Industrial Hygiene and Job Planning During Turnarounds
By: Doug Niemtschk, CIH, CSP, Contributor
I graduated with a master’s degree in industrial hygiene in 1997. My first job out of school was working for a small consulting firm doing industrial hygiene monitoring at a turnaround in the Houston area. It was in the dead of summer, and the heat was unbearable, but I had to monitor workers nonetheless for the process chemicals to which they were potentially exposed. One chemical of concern was acrylonitrile, a chemical that was part of the process that made the company’s final product. Workers wore full chemical-protective clothing and were constantly at risk of heat stress—not to mention the chemical exposure itself.
Health exposures are like that; they rarely travel alone. Protecting workers takes upfront planning. Planning must identify various exposure risks, such as welding fumes, carbon monoxide from generators and mobile equipment, dust from handling refractory brick, radiation, hydrocarbon exposures from crude oil and its distillates—and the list goes on. It is up to the industrial hygienist (IH) to identify all of the potential exposures and have a practical plan for monitoring them. It is up to the job planner to work with the IH and make sure the necessary resources are in place to prevent overexposures from occurring.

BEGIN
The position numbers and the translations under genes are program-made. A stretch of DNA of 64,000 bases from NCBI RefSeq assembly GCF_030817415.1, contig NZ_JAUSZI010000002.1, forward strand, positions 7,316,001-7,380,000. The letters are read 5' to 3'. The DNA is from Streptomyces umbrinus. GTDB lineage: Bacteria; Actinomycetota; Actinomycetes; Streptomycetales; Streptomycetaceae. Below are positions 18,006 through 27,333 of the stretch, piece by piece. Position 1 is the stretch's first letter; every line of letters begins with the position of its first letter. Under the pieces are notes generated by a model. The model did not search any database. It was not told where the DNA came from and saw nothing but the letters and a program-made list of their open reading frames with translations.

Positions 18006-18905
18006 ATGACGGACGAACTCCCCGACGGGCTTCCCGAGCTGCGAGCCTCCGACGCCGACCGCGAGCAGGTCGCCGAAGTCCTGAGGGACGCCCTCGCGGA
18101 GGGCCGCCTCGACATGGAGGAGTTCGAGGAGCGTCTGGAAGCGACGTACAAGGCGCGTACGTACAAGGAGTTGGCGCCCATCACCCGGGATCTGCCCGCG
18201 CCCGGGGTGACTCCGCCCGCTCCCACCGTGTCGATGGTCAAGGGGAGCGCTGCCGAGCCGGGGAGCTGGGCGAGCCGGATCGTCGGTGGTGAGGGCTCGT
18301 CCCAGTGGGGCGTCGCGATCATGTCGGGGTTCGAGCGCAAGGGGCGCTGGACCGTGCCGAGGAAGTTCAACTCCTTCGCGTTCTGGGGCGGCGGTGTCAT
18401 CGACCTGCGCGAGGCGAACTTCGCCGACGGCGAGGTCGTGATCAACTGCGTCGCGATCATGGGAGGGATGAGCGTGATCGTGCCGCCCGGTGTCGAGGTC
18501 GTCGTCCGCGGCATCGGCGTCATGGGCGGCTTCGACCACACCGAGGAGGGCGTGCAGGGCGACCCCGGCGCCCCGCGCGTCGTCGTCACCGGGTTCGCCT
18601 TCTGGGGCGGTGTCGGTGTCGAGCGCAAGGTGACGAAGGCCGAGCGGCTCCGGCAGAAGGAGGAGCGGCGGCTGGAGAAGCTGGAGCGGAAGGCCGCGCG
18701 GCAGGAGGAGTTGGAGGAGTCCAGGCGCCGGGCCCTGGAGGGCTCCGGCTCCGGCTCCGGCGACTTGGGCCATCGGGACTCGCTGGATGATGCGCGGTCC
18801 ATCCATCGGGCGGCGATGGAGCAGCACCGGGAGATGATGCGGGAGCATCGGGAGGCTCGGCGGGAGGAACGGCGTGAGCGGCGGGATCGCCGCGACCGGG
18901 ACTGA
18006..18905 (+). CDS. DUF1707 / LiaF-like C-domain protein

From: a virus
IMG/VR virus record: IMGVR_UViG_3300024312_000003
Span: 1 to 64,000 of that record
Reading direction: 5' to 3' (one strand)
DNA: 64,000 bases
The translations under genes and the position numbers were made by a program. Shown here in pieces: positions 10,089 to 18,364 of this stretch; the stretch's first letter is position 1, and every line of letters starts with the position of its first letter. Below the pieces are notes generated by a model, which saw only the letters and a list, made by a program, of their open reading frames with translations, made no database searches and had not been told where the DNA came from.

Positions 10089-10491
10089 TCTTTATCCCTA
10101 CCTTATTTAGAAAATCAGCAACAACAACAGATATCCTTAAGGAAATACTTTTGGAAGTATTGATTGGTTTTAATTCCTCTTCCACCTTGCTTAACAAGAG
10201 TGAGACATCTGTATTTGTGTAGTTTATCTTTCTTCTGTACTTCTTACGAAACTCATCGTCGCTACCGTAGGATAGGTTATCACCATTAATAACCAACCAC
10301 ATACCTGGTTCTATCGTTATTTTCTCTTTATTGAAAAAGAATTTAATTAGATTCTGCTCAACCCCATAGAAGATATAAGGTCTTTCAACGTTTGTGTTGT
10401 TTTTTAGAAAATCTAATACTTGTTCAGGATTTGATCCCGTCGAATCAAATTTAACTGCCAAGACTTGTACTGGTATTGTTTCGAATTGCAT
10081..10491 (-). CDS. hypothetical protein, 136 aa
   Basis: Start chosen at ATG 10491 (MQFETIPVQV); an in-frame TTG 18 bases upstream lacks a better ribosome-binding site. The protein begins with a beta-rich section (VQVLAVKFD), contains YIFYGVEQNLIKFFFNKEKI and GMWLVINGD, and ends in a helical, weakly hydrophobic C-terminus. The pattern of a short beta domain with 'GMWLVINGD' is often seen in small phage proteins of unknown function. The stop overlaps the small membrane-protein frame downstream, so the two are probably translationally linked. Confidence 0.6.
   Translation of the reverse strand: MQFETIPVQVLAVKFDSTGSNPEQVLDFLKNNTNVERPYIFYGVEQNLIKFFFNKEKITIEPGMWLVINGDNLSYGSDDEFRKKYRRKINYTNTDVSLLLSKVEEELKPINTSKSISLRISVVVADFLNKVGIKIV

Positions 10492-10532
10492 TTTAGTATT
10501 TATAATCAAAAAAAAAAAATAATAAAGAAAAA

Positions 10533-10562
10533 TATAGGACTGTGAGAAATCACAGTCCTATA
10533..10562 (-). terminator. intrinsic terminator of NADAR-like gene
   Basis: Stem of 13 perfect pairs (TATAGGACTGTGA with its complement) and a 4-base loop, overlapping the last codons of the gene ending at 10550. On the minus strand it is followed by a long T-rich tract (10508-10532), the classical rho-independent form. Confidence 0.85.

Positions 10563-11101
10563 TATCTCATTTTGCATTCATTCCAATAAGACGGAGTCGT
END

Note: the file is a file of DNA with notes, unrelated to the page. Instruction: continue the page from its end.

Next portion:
The IH Monitoring Plan
The final objective of the IHs monitoring plan is to prevent workers from experiencing adverse health effects. This takes upfront job planning from both operations and safety. In this article, I will discuss some of the practical aspects that an operations manager, construction supervisor or a turnaround planner can take to work with an IH specialist in developing a sound monitoring plan for turnarounds, along with a detailed control plan.
Practical is key when it comes to controlling health exposures and planning for preventing exposures. It means integrating into the overall job plan a method that will enable the work crews to accomplish their tasks at hand in a safe and effective manner.